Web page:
Day 10, Black History Month: Let’s try an appraisal, problem solving exercise, Part II
Yesterday, I tried to elicit a response to the state of, NYC African-American theater companies (43), 37 years ago and those in operation today. I got no response.
37 years ago, in the publishing area there were 4 national publications: Jet, Ebony, Essence and Black Enterprise. In the NYC area there were smaller publications: Routes, Unique NY, The Amsterdam News, and The Brooklyn Eagle. For posterity, maybe some of my readers can help me update that list?
But where is African-American publishing today?
Jet, no longer publishes weekly editions in newsprint. I understand they are publishing online, only.
Ebony, is on life support—thanks to an investment banking firm. Rumor has it, Ebony may have to sell its photo archives in order to remain an almost viable entity.
Essence, is now owned by Time-Warner.
Black Enterprise, is rumoured to be owned by Forbes.
I hope many of you are not asking, “Well Ronn, what’s your point?”
My point: news people and news organizations, outside of the African-American community are crafting the images of this community. Anti-societal. The daily negative images abound, nationally and internationally. We are all familiar with them. In response from the African-American community, I see praises heaped on assassinated leaders or signs “Black Life Matters!”. I think the massive amounts of energies are misplaced. Why not making sure that daily positive images, for us and our families, exist? There is not the possibility of intra-community self confidence or self worth.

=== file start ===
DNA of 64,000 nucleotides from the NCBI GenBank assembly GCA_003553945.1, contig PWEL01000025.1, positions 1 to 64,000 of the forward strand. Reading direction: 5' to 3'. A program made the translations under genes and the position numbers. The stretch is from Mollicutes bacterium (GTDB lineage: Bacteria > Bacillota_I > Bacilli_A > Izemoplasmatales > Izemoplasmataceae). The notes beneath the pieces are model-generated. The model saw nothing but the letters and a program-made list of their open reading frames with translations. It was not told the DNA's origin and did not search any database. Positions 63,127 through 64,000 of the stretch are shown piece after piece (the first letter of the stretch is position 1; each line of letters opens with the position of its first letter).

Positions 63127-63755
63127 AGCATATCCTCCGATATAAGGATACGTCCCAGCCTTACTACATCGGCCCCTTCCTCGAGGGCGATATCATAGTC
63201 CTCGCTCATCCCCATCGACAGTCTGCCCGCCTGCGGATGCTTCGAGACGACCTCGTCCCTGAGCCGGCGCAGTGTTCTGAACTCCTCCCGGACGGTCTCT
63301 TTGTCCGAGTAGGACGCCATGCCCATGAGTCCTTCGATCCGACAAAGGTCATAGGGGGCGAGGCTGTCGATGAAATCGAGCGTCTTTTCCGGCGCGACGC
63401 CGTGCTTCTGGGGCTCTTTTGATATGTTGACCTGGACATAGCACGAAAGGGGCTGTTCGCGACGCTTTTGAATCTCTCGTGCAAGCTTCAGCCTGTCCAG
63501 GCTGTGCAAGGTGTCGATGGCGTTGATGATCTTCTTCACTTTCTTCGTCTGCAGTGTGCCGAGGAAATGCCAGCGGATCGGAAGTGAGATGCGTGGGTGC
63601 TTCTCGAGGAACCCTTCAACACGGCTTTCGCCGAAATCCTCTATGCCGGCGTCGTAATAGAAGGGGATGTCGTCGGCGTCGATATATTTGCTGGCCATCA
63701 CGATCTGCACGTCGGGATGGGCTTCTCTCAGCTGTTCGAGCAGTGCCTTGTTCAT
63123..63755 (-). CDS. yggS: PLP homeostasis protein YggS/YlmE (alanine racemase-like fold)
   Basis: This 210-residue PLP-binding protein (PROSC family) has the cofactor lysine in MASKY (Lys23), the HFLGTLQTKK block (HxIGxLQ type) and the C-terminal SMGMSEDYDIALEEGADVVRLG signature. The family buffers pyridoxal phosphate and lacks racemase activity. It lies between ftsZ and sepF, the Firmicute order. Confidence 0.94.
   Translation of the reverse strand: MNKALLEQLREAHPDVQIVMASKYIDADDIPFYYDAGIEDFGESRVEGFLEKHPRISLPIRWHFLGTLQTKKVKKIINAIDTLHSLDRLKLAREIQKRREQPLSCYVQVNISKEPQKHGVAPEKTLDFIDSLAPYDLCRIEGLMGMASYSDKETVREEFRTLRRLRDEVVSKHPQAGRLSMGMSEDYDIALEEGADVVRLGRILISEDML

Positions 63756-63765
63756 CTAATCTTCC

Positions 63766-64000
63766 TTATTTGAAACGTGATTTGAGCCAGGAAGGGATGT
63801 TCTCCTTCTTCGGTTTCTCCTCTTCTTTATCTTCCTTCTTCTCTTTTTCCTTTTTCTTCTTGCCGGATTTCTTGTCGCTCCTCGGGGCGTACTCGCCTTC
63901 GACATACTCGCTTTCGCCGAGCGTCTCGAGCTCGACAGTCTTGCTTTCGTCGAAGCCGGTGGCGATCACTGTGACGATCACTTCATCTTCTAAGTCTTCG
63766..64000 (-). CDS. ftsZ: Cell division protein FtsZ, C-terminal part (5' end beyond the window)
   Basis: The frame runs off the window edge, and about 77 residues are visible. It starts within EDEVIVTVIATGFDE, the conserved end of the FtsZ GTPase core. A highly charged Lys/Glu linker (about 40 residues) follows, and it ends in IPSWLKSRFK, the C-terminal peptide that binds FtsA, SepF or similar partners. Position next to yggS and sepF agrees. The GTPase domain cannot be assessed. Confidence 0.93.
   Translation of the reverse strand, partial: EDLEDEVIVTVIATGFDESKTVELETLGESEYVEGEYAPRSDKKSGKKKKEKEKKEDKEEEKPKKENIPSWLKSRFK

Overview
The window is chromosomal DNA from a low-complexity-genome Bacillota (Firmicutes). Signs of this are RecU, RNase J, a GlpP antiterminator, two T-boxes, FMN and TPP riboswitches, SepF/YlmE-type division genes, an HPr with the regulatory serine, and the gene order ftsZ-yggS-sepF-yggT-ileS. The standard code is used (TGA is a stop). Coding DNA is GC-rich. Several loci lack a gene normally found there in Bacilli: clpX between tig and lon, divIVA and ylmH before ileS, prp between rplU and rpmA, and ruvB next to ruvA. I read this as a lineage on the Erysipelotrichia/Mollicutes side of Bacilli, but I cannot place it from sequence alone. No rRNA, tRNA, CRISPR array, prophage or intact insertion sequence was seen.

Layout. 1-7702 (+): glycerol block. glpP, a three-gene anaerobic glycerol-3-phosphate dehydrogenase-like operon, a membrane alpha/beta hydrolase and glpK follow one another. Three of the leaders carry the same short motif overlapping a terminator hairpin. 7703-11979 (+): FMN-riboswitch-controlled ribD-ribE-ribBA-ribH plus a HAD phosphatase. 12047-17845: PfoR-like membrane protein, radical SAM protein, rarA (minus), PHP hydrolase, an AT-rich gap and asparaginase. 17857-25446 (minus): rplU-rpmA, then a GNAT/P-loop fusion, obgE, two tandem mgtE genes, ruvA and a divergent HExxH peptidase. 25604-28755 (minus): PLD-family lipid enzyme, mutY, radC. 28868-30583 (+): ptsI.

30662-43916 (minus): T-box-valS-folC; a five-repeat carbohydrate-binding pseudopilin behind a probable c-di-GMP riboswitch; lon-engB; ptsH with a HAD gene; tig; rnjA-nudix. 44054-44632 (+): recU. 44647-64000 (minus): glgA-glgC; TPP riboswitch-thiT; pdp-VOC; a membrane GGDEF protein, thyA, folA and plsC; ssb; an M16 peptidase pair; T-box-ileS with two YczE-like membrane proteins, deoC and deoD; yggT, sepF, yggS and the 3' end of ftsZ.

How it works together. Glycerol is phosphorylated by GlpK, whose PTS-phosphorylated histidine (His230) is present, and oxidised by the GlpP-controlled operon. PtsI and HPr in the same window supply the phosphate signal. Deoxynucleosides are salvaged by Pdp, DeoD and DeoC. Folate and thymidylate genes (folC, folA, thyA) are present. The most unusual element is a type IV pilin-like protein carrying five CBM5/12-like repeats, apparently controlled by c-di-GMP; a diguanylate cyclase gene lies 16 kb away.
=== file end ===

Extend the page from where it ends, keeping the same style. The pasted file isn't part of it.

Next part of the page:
The music scene:
Today, we back-in-the-dayers” don’t relate to, care about or understand what our Hip Hop sons and daughters are singing about. Why have we given parental responsibility? In today’s press, the only African-Americans to receive national praise seems to be Jay Z and Beyonce. And that praise has been tinged.
Many of you, my readers, are part of the African-American Who’s Who. I know your unselfish potential power to help our community. There are many writers amongst you. Some say “Without being paid, I won’t write.” What is going to be the future alternative: more of the same nonsense about the African-American community and no positions to write in with the same organizations who think “Black Lives Don’t Matter”. Doesn’t sound like self preservation to me.
What are all of the above paragraphs about? They’re about stimulating you, perhaps in helping to avoid what seems inevitable: African-American identity.
At 71 years old, I am part of the digital media community. 37 years hence my first publication, I understand there is power in publishing. If you, too, believe that, let’s try together to give our future generations institutions they can depend on for nourishment.
If I’m sitting in the wrong church, bring on the right sermons!